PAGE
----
This word, Misogyny or Misogynist is being thrown around like a preverbal rugby ball. As if every restaurant on the high street can be labelled a Bistro; all too often modern day feminists label every man who disagrees, opposes or else simply doesn’t see eye to eye on every notion as laid out, then out it comes, that person is automatically labelled as “sexist” “misogynist” “pig” amongst other such colourful titles.

So picture this, I am a man/woman who has a problem with you, I wish to bring this to your attention and I do so by throwing a temper tantrum in your direction, when you disagree with this chosen course of action I go further by calling you nasty names and planting false labels upon you, failing that I will attack you physically.  Now really, is that ever going to work? How would you feel?  Would you listen to me? Would you tolerate me and hear my argument? Of course not, violence is never the answer unless via legitimate self defence against a physical aggressor; diplomacy and democratic communication is always the most thoroughly effective methodology to be utilised to complete exhaustion first.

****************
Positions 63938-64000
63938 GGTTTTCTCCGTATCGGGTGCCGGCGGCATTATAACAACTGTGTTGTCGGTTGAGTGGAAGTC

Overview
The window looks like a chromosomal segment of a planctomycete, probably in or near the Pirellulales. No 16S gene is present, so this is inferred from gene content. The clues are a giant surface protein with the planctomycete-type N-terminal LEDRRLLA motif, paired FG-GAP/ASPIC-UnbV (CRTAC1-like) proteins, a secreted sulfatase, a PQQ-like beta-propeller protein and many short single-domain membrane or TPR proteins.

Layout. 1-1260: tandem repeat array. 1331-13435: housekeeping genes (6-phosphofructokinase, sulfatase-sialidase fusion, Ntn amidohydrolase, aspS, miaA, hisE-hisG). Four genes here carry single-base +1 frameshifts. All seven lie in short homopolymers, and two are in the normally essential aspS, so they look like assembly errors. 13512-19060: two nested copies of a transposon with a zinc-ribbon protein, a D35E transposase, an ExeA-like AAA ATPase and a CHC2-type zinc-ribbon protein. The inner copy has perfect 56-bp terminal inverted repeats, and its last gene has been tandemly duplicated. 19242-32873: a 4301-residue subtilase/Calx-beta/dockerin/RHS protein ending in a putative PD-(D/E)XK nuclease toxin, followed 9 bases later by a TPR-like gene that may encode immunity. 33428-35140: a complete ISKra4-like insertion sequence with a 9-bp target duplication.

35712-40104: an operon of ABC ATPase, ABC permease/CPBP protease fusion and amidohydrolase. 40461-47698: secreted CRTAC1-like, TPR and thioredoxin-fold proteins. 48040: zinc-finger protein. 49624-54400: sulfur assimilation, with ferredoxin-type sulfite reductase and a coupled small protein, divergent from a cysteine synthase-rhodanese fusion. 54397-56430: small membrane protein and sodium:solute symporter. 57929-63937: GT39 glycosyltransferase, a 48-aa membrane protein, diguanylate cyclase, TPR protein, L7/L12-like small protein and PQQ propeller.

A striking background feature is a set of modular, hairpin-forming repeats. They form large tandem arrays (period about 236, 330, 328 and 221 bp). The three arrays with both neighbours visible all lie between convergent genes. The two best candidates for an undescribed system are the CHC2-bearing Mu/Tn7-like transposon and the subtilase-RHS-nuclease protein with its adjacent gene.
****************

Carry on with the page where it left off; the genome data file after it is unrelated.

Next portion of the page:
Moving on, I must admit I agree with many a feminist when they say that domestic violence against women should stop; of course it should, however, there are three points to be raised here, firstly the obvious one that domestic violence is not only inflicted upon women and secondly, if feminist really spoke for equality then the call shouldn't be,

“Domestic violence against women should stop.”

It should be...

“Domestic violence in all forms should stop.”


Then there is the third point; this is where I feel feminism is a little confusing, very recently the most excellent actor and activist Patrick Stewart and Jackson Katz both have unequivocally stated that this is very much also a men’s problem to aid the cessation of domestic violence; Feminists applauded this as did I and still do, however, when is it ever going to be compatible for us men to work alongside Feminists when the radicals say...
“We don’t need men”